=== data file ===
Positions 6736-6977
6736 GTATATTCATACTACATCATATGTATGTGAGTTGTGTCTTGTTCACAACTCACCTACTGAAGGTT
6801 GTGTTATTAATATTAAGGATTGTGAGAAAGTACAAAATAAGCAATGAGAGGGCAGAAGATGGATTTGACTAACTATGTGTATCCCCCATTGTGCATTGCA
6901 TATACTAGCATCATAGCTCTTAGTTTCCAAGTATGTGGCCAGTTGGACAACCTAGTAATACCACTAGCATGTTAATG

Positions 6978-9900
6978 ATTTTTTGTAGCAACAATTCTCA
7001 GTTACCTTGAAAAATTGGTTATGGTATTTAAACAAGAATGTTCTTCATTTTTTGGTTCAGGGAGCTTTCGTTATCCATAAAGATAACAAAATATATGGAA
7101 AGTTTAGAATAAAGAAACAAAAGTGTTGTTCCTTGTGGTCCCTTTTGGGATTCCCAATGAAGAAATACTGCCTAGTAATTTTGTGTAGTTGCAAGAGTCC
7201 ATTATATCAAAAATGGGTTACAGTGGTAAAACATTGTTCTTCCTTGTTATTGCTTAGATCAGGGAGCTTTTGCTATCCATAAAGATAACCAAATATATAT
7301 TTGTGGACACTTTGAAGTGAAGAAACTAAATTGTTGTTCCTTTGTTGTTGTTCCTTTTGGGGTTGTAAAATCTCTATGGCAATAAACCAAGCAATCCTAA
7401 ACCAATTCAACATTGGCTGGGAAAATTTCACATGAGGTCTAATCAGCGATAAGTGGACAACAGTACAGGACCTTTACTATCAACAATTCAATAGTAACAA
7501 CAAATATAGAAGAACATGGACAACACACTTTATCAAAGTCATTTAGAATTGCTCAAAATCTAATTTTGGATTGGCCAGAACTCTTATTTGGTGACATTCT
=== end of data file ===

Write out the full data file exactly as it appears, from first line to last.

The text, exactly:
Positions 6736-6977
6736 GTATATTCATACTACATCATATGTATGTGAGTTGTGTCTTGTTCACAACTCACCTACTGAAGGTT
6801 GTGTTATTAATATTAAGGATTGTGAGAAAGTACAAAATAAGCAATGAGAGGGCAGAAGATGGATTTGACTAACTATGTGTATCCCCCATTGTGCATTGCA
6901 TATACTAGCATCATAGCTCTTAGTTTCCAAGTATGTGGCCAGTTGGACAACCTAGTAATACCACTAGCATGTTAATG

Positions 6978-9900
6978 ATTTTTTGTAGCAACAATTCTCA
7001 GTTACCTTGAAAAATTGGTTATGGTATTTAAACAAGAATGTTCTTCATTTTTTGGTTCAGGGAGCTTTCGTTATCCATAAAGATAACAAAATATATGGAA
7101 AGTTTAGAATAAAGAAACAAAAGTGTTGTTCCTTGTGGTCCCTTTTGGGATTCCCAATGAAGAAATACTGCCTAGTAATTTTGTGTAGTTGCAAGAGTCC
7201 ATTATATCAAAAATGGGTTACAGTGGTAAAACATTGTTCTTCCTTGTTATTGCTTAGATCAGGGAGCTTTTGCTATCCATAAAGATAACCAAATATATAT
7301 TTGTGGACACTTTGAAGTGAAGAAACTAAATTGTTGTTCCTTTGTTGTTGTTCCTTTTGGGGTTGTAAAATCTCTATGGCAATAAACCAAGCAATCCTAA
7401 ACCAATTCAACATTGGCTGGGAAAATTTCACATGAGGTCTAATCAGCGATAAGTGGACAACAGTACAGGACCTTTACTATCAACAATTCAATAGTAACAA
7501 CAAATATAGAAGAACATGGACAACACACTTTATCAAAGTCATTTAGAATTGCTCAAAATCTAATTTTGGATTGGCCAGAACTCTTATTTGGTGACATTCT